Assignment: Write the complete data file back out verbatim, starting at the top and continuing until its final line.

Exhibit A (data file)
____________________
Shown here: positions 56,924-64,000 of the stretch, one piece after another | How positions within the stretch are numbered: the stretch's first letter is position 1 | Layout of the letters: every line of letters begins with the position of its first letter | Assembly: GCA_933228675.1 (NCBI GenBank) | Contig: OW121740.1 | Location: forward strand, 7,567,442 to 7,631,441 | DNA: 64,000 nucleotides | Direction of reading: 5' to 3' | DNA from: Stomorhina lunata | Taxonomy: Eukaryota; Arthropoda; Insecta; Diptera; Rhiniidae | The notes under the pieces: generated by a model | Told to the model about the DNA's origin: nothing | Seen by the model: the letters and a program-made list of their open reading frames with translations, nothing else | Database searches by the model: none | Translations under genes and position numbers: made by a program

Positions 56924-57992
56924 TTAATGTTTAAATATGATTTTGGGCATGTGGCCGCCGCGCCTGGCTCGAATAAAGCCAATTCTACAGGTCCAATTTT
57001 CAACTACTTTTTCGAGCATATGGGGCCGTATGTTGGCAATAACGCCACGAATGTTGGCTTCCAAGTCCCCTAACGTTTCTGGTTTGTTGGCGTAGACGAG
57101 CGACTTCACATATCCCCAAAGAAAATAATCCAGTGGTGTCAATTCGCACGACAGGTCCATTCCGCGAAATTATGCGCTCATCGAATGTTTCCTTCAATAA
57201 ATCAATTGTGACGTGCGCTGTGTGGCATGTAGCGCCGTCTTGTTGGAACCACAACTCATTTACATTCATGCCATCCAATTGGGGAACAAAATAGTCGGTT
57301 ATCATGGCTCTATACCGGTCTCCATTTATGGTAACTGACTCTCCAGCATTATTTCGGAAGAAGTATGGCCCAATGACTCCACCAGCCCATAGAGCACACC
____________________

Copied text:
Shown here: positions 56,924-64,000 of the stretch, one piece after another | How positions within the stretch are numbered: the stretch's first letter is position 1 | Layout of the letters: every line of letters begins with the position of its first letter | Assembly: GCA_933228675.1 (NCBI GenBank) | Contig: OW121740.1 | Location: forward strand, 7,567,442 to 7,631,441 | DNA: 64,000 nucleotides | Direction of reading: 5' to 3' | DNA from: Stomorhina lunata | Taxonomy: Eukaryota; Arthropoda; Insecta; Diptera; Rhiniidae | The notes under the pieces: generated by a model | Told to the model about the DNA's origin: nothing | Seen by the model: the letters and a program-made list of their open reading frames with translations, nothing else | Database searches by the model: none | Translations under genes and position numbers: made by a program

Positions 56924-57992
56924 TTAATGTTTAAATATGATTTTGGGCATGTGGCCGCCGCGCCTGGCTCGAATAAAGCCAATTCTACAGGTCCAATTTT
57001 CAACTACTTTTTCGAGCATATGGGGCCGTATGTTGGCAATAACGCCACGAATGTTGGCTTCCAAGTCCCCTAACGTTTCTGGTTTGTTGGCGTAGACGAG
57101 CGACTTCACATATCCCCAAAGAAAATAATCCAGTGGTGTCAATTCGCACGACAGGTCCATTCCGCGAAATTATGCGCTCATCGAATGTTTCCTTCAATAA
57201 ATCAATTGTGACGTGCGCTGTGTGGCATGTAGCGCCGTCTTGTTGGAACCACAACTCATTTACATTCATGCCATCCAATTGGGGAACAAAATAGTCGGTT
57301 ATCATGGCTCTATACCGGTCTCCATTTATGGTAACTGACTCTCCAGCATTATTTCGGAAGAAGTATGGCCCAATGACTCCACCAGCCCATAGAGCACACC